Our fourth quarter SG&A expense performance also shows the positive impact of having a leveraged compensation structure in place. With lower commissions, management incentives and stock-based compensation expense responding to a lower than expected growth rate for the business. However, despite a solid earnings performance in fourth quarter of 2015, our consultants ongoing continue to decline, which was disappointing for me.
Well, historically, the fourth quarter is a high project dense quarter. And we generally come to expect some COD deterioration. My disappointment was squarely on the start side of our business. We need to do better turning demand into new starts in 2016. We’ll talk a little bit about our plans around that in a minute.
Adjusting my performance for the full year, most of my fourth quarter views applied to the entire year. We closed some exciting acquisition with plenty of potential. The market is still cooperating and we are adequate demand for our services. We’ve a low cost operating model, which has proven to be effective. But again, like the fourth quarter we struggled to convert demand opportunities into new business, average which were consistent with our performance from 2011 to 2014.
Let’s talk a little bit about our focus for improvements in 2016. Our focus is back to basic strategy. Within offshore recruiting organization, we have implemented smaller client centric teams, each with an experienced leader accountable for the performance of his or her team. The smaller teams have daily quality candidates and middle targets. And we simply do not go home until we get our daily targets. If January is a measure, we’re probably up about 25% or 30% submittal rates as compared to Q4. So I’m very pleased with the initial action on there.
Number two, we got our resource managers to our onshore delivery organizations and those RM’s are working with our clients to clarify job requisitions technically to confirm those technical needs with the recruiting organization and to evaluate the candidates who are being submitted from both technical fit and client culture fit.
Number three, within our sales organization we have added additional experienced comp executives plus we are reestablishing relationships and several clients who changed MSP that would be managed service providers in the second half of 2015. As you know in the MSP world, relationships with both the customer hiring manager and the MSPs sourcing coordinators or sourcing context are crucial.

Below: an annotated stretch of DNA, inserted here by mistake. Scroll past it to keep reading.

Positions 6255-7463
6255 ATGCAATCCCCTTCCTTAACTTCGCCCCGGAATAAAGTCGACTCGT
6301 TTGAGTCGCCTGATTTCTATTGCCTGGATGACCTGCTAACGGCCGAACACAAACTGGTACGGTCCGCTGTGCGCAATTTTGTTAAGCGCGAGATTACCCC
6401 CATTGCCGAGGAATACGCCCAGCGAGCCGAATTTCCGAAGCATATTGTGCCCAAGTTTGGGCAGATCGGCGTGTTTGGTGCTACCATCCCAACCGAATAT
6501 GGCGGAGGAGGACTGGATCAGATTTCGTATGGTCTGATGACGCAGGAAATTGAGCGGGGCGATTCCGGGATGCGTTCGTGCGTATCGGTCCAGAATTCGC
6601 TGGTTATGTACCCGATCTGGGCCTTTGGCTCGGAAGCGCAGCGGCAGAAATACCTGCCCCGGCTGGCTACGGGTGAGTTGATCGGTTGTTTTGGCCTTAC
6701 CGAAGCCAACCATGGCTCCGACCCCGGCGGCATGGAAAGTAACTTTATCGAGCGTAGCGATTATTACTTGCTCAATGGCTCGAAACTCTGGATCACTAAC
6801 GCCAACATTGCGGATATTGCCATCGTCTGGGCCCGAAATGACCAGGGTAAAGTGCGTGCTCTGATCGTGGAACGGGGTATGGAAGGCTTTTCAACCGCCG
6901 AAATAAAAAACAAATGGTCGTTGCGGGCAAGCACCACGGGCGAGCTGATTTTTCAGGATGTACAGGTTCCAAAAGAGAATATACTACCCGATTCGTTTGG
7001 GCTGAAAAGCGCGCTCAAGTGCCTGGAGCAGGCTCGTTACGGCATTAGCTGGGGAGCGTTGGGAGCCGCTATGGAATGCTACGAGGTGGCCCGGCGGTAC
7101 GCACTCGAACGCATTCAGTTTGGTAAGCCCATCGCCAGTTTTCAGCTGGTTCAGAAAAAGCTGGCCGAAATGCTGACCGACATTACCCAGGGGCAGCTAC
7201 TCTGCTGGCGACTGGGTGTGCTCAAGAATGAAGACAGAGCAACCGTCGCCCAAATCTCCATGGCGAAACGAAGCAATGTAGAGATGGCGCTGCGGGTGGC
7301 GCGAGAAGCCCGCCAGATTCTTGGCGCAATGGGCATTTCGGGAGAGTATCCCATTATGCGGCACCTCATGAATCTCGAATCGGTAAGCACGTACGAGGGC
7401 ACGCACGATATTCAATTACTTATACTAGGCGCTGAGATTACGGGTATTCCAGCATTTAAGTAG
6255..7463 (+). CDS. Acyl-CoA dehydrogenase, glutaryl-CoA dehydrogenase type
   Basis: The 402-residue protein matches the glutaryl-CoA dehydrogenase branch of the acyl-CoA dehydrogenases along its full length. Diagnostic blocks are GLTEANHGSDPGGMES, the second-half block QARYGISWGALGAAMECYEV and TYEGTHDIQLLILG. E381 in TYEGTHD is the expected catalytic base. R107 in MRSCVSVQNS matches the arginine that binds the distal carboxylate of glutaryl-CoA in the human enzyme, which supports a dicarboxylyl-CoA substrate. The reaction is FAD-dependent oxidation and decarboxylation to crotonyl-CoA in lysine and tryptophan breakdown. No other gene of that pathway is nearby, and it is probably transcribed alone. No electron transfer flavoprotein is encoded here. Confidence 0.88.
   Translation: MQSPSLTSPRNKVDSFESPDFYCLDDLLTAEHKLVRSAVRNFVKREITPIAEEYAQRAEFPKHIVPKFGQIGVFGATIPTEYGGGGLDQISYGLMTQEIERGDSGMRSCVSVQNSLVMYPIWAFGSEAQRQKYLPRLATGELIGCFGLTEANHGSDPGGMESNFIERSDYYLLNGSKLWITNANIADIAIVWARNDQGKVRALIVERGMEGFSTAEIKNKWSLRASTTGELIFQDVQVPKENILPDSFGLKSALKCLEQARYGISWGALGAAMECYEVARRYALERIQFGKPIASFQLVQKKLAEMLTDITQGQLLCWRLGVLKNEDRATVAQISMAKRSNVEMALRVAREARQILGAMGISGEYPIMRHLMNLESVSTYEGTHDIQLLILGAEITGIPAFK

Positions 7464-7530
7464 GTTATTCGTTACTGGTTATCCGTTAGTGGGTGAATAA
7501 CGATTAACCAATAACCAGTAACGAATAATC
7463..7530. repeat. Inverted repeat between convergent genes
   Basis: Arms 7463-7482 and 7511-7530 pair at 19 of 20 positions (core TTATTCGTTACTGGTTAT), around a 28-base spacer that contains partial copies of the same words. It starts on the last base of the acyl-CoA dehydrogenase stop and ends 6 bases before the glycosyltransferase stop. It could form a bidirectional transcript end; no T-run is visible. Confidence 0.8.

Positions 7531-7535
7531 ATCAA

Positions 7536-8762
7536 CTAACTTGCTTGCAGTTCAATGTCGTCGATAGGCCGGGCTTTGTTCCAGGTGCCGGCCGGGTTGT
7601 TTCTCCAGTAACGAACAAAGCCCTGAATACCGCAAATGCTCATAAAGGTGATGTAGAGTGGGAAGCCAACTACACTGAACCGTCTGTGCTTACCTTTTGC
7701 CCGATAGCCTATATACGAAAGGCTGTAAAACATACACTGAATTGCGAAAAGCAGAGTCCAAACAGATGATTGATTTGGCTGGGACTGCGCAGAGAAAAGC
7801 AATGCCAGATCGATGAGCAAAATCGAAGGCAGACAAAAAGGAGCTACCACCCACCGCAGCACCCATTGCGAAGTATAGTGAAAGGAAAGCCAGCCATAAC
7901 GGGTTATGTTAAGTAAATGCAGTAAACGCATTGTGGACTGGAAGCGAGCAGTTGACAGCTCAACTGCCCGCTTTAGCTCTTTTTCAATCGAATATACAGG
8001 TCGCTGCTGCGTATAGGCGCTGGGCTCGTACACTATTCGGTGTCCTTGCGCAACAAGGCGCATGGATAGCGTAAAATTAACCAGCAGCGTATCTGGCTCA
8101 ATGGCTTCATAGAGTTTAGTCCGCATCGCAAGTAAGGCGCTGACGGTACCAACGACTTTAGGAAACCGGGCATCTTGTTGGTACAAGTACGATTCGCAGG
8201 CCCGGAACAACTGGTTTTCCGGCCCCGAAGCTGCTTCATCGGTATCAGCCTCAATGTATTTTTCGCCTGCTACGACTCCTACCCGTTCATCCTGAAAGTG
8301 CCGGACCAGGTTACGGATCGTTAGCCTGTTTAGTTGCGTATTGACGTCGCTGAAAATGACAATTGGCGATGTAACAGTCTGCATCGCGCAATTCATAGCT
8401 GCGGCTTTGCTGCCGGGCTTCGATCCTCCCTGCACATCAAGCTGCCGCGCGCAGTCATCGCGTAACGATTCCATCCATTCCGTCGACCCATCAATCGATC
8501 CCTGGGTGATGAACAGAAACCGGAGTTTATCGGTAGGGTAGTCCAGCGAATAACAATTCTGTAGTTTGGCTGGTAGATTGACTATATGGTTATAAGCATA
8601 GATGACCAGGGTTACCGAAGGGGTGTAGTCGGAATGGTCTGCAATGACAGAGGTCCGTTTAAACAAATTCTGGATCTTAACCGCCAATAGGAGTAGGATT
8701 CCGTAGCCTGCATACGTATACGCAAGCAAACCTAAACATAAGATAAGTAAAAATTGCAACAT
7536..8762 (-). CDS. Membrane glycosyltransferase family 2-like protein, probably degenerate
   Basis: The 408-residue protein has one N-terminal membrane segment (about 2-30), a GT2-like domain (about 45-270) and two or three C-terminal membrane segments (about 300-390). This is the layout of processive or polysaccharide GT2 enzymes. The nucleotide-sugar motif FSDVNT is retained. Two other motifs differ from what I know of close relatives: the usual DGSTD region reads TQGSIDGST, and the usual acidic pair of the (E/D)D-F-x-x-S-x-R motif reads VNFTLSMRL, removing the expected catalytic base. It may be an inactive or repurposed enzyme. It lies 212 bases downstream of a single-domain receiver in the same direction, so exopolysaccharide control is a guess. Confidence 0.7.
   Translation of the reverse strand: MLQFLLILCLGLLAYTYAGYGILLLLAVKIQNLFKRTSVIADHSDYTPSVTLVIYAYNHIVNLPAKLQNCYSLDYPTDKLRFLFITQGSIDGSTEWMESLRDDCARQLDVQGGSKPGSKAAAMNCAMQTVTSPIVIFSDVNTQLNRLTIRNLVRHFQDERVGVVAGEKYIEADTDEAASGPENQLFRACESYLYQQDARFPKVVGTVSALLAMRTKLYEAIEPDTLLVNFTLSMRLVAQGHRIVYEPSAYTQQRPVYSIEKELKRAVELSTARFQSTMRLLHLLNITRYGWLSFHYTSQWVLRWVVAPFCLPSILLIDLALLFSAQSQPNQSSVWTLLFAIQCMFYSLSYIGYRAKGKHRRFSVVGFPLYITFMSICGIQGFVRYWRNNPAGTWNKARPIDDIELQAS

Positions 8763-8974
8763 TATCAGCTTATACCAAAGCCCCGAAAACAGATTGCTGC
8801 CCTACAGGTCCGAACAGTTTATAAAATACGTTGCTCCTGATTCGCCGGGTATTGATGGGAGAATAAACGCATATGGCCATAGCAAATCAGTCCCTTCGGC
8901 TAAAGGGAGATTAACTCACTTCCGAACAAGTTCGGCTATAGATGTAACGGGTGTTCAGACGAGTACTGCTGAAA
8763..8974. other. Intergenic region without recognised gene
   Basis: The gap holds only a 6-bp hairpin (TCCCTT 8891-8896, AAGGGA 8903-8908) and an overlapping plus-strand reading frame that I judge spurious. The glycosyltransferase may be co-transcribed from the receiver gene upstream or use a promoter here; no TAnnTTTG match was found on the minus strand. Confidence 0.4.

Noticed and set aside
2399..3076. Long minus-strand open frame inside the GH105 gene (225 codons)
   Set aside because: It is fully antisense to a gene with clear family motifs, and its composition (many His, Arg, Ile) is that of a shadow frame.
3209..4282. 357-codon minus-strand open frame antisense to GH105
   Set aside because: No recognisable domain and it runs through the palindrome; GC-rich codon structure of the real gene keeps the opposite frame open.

Number four, we have several interesting growth opportunities in 2016 and I’d like to highlight just a couple of them today. We added a new client in 2015. There is a large user of contract IT resources. In the two – two quarters we have been serving them. We have moved into their top tier vendors and we stand to grow with them in 2016 as well.
Two, we have one of our integrator partners, again, a top five customer of ours, who is challenging us to double our starts per month with them in the first half of 2016. We’ve added recruiting capability and we’ve added sales in our own capability to serve better count.
Three, we have one of our direct customers again in top five customers, has offered us the opportunity to significantly grow our exclusive business with them beginning in January 2016. Historically, this customer isn’t MSP customer with little hiring manager contact. So we expect to leverage those new relationships that we are building there as well.
To summarize, from aspect 2016 will be all about our organically increasing consultants on billing with our clients or how to is about the basic strategy focused on two things which are simple to say but much tougher to do. One, a much higher level of quality candidates of middle activity from our recruiting organizations, and two, a much higher level of sales activity penetrating our existing clients developing new or re-establishing – existing relationships with contacts within both customers and where applicable [ph] the customers MSP.
At this time I’d like to open it up for your questions.
Thank you. We will now be conducting a question-and-answer session. [Operator Instructions] Our first question comes from the line of Louis Mosher with Mayfax Investors. Please proceed with your question.
Yes, good morning. I just tried to verify that the new acquisition is not a seasonal business. I know you included it for just part of the year. And I wonder if this business will continue to grow as – it has apparently done during the time you’ve had the company?